John the Baptist then was, as I said, the last of these ancient Prophets, filling up, as it were, the broken chasm of inspiration, and connecting the old world with the new. He also dwelt in the wilderness, far from the pursuits of men, preparing himself for his divine mission. He reigned there, the King of that wild desert — red-visaged — with the old Prophet fire slumbering in his black eyes — and in his attire, shaggy like a born son of the Desert. For his loins were girded with the camel's hair ; and his meat was locusts and wild honey. When his hour was come, and his fame had gone abroad over all the region round about, the people flocked to hear him ; for he had a message to deliver unto them.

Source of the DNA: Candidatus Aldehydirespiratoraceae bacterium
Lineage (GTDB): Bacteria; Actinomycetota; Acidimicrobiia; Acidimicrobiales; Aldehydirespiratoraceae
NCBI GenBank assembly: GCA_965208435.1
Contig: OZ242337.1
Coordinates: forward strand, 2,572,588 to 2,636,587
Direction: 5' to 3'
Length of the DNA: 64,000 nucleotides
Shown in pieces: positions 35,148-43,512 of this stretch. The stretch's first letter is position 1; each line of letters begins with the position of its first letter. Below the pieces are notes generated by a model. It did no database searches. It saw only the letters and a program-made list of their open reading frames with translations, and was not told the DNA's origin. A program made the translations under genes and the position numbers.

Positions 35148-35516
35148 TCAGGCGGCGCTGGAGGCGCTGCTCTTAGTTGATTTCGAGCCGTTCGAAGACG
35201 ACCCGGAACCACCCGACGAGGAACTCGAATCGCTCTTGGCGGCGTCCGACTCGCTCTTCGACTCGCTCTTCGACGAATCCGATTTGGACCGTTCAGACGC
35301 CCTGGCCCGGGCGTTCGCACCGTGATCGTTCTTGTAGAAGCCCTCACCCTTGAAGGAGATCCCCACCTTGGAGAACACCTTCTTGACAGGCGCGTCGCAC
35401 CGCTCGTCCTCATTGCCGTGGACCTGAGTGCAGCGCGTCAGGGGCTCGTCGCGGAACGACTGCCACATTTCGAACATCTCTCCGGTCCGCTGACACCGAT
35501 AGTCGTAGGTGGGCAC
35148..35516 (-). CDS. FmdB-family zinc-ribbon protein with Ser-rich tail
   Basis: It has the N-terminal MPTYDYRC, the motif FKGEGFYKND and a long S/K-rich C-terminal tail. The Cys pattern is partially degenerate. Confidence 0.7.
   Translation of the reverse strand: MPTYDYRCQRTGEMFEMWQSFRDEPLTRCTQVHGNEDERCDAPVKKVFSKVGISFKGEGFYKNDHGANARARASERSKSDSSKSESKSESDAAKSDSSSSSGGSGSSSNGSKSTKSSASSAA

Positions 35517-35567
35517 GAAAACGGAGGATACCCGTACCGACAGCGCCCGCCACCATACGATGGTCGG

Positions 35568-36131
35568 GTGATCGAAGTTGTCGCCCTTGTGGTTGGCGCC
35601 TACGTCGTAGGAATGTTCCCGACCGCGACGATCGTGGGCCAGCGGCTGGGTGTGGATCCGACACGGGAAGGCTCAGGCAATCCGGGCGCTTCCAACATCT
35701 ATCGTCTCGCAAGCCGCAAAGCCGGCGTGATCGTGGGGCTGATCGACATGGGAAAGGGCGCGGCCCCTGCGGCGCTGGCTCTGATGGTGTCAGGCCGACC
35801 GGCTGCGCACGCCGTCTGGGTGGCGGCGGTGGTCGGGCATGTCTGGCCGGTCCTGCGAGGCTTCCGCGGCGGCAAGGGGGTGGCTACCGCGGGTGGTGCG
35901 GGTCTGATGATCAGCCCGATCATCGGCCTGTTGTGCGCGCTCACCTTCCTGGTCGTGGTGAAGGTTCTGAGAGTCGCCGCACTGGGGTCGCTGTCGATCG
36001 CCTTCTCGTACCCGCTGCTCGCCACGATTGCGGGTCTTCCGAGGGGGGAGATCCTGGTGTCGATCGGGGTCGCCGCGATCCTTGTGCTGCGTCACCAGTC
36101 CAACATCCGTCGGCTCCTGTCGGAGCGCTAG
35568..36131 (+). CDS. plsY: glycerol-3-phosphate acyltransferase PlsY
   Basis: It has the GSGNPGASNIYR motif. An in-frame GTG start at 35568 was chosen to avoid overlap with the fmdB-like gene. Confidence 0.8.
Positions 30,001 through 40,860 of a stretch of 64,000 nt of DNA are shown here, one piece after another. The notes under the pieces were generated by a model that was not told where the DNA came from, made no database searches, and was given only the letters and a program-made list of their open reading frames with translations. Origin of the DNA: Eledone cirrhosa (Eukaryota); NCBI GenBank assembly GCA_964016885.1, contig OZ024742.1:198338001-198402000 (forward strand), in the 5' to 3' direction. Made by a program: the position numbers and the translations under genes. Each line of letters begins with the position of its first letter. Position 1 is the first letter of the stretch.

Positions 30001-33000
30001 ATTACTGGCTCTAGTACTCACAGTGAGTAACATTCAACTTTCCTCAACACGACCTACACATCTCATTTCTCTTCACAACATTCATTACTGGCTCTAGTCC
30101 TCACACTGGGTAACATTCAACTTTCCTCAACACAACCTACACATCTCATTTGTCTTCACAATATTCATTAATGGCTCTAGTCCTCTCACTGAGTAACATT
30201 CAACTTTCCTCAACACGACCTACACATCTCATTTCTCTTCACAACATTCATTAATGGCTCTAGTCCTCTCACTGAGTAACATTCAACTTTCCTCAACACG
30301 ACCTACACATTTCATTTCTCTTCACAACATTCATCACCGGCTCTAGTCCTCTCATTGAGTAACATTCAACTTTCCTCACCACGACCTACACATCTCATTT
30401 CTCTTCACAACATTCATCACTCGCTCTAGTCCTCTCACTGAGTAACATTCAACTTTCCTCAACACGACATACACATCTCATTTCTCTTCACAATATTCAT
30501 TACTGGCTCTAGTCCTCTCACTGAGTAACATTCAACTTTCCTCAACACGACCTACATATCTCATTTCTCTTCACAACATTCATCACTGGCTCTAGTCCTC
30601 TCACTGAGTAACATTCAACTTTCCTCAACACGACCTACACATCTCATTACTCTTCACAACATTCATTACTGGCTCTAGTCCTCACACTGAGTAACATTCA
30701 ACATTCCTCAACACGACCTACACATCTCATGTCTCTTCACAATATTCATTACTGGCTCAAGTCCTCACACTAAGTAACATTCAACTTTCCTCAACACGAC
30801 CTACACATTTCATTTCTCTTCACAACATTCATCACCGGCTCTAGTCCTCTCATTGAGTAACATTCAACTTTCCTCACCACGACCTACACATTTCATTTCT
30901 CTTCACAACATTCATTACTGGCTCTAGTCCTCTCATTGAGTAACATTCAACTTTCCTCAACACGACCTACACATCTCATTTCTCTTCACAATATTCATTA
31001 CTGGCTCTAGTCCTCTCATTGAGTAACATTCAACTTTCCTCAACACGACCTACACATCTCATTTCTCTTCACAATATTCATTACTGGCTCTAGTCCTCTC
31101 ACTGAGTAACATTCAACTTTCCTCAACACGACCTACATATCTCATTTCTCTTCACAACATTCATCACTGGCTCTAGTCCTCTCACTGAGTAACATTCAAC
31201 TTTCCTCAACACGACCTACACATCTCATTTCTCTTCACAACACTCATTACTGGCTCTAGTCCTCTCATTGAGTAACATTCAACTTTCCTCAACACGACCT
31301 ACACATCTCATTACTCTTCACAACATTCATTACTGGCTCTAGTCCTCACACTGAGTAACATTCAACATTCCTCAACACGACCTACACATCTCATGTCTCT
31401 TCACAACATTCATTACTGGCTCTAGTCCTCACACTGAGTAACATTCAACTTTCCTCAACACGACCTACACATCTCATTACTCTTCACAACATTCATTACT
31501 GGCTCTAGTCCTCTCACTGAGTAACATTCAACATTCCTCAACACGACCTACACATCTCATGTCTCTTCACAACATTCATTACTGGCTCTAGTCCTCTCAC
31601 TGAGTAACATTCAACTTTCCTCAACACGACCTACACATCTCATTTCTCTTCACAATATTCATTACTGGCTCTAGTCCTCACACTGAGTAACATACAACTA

Now, there are two religious houses in this neighbourhood, which are called after St. John the Baptist, because they are both built in the wilderness. One of them is a church in the Todmorden Vale, and the other is a, chapel on Pole Moor. We will visit them both ; for they are not only interesting in themselves, but on account of the historical objects and associations which surround them. First of all then, let us go to church ; for that was the custom of our forefathers ; and, as it has become very fashionable of late years, we will, if ye please, ride there. Seat yourselves then in this railway carriage ; the fire-breathing horse is already harnessed, and impatient to be gone. The last bell has sounded, the clock of the Huddersfield station points with its long finger to the minute of starting. The shrill horrible whistle screams, echoing over our heads ; the first labouring efforts of the fiery horse are heard ; — we move ; faster and still more fast ; and now away we roll over the arches of the magnificent viaduct, the town far below us, so that we can almost see down the chimnies, into the houses, which if we could quite do, would reveal to us as strange sights as those which Asmodeus saw in Spain, or Teafelsdrock imagined in Germany. All the way to Cooper Bridge, if we except the deep cuttings through the hills, you will have fine scenic views of mountain, vale, meadow, and water. When you leave the Cooper Bridge station, which you must do, by the next train going to Manchester, I will advise you to keep your eyes wide open, and to make the best use you can of them ; for you will be whirled at the rate of 30 miles an hour through a of land of surpassing beauty, which I will not attempt to describe. And when we stop at Mytholmroyd station, where our pedestian journey to the church of St. John begins, you will feel, as you look towards Hebden Bridge and Todmorden, like one who is suddenly cheated of a fair inheritance. For nature assumes in that direction every aspect you can imagine of loveliness find wild sublimity. The mountains increase in height, boldness, and grandeur — now covered with forests, which extend from their summits far down into deep, precipitous ravines ; and now bare, bald, and grey, with huge jags of rock bursting out of their mighty ribs. And then the vallies below them are so quiet, and green, and beautiful, with the peaceable smoke of hearths ascending from the cottage chimnies hidden there amongst the trees. And between the slopes of the hills you get glimpses of other vallies, sweeping away in glorious vistas towards the blue horizon, with aid manor houses scattered here and there about the scene. But no one can fully appreciate this delightful country, unless he nut his knapsack on his back, and taking his staff in his band, resolve to walk through it ; and this will occupy three days at least ; for beside the scenery around Mytholmroyd and Hebden Bridge, there is the splendid vale of Todmorden to see, which is, perhaps, unequalled by any valley in England ; and I will guarantee a good stock of health for many days to come, to any person who will venture upon this three days excursion.